IN WHAT has been described as "intellectual fascism", the Vajpayee government led by the right-wing Hindu Bharatiya Janata Party (BJP), has effectively banned the teaching of Marxism in schools from next year.
The Central Board of Secondary Education, which prescribes courses for schools across the country, has excluded Marxism from the list of "major political theories" in the curriculum for 2000-2001 but has retained fascism. Other theories which will continue to be taught include Gandhism and Liberalism.
The decision was made even though several major Indian states have communist governments - in West Bengal, communists have been in power for the past 23 years, a record for any political party or alliance.
The ban has created a furore in Parliament, with the opposition in both houses demanding that it should be withdrawn.
The main opposition party, Congress, and left-wing groups charged that this was a part of the BJP's "hidden agenda" to "subvert" the liberal and pluralistic thrust of India's school education. As the pressure mounted, the central board "clarified" that the omission of Marxism was a printing error, but critics are not convinced.
They point out that the curriculum was printed several months ago, and that a number of books on political theories, based on the curriculum, were already in the pipeline. Yet, the board remained silent until some Delhi teachers noticed it and spoke to the media.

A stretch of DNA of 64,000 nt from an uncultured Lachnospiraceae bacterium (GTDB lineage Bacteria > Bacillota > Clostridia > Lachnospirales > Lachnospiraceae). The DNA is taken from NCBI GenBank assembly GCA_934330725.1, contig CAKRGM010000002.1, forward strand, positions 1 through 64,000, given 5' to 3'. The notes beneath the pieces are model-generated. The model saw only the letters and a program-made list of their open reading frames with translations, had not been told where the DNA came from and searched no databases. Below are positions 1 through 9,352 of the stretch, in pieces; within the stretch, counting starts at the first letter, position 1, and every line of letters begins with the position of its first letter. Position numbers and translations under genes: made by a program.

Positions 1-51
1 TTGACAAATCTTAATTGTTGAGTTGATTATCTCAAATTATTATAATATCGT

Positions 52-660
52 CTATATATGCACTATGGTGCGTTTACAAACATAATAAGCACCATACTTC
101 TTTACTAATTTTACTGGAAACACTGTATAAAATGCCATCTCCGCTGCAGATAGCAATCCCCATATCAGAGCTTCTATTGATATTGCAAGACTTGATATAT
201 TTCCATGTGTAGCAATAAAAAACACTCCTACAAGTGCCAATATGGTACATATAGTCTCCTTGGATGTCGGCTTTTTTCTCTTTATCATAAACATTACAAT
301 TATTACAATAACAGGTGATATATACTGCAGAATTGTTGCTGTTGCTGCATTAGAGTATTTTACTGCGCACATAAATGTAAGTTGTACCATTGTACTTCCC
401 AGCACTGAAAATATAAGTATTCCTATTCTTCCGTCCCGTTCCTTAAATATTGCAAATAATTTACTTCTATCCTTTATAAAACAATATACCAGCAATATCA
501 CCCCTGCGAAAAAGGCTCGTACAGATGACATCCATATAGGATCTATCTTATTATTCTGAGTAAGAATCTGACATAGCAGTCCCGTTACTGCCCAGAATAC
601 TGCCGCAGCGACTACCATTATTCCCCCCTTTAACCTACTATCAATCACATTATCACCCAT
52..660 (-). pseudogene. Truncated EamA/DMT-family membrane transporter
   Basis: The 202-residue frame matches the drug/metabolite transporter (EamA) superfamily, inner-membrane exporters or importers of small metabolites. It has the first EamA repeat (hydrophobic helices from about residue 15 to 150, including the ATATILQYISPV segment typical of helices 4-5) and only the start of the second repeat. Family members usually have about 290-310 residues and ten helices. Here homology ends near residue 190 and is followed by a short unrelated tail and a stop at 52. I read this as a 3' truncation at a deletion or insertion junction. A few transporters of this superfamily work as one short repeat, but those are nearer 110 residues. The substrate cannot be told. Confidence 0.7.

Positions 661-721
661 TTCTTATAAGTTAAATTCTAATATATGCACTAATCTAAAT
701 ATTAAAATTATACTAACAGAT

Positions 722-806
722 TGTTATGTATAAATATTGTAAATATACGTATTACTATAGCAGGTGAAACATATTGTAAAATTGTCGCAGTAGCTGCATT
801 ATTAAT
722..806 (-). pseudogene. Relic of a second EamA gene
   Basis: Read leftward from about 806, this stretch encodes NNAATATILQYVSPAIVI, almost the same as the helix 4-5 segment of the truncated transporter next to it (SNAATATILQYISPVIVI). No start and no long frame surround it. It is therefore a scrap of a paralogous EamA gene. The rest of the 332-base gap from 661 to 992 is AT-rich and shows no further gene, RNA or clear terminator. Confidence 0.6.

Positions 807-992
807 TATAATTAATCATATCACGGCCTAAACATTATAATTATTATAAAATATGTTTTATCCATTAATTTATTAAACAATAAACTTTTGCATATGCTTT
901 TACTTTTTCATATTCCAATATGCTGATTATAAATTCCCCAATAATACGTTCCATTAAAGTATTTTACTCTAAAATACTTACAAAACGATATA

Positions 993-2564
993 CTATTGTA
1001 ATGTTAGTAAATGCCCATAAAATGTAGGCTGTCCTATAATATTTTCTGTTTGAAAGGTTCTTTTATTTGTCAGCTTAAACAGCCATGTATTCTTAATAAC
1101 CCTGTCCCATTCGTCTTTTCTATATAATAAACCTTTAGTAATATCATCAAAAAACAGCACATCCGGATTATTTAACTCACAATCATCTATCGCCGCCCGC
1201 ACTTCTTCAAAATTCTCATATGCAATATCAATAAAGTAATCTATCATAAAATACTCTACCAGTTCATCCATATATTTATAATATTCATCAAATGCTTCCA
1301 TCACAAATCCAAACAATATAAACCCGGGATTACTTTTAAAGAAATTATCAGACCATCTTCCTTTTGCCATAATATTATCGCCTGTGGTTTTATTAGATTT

The Vajpayee government is still facing pressure to explain its "real" position. The home minister, LK Advani, has pledged to establish the facts and report back to Parliament, which has just gone into recess.
Leading historians, such as Professor KN Pannikar of Jawaharlal Nehru University and Professor Sumit Sarkar of Delhi University, have described it as a show of "intellectual fascism" and a "preview" of the BJP's "authoritarian" academic agenda.
Last year, the Vajpayee government's move to rewrite textbooks in the name of "Indianising and spiritualising" school education provoked a strong reaction.
It was forced to drop the move after some of its own allies in the government protested and walked out of the education ministers' conference where the move was proposed.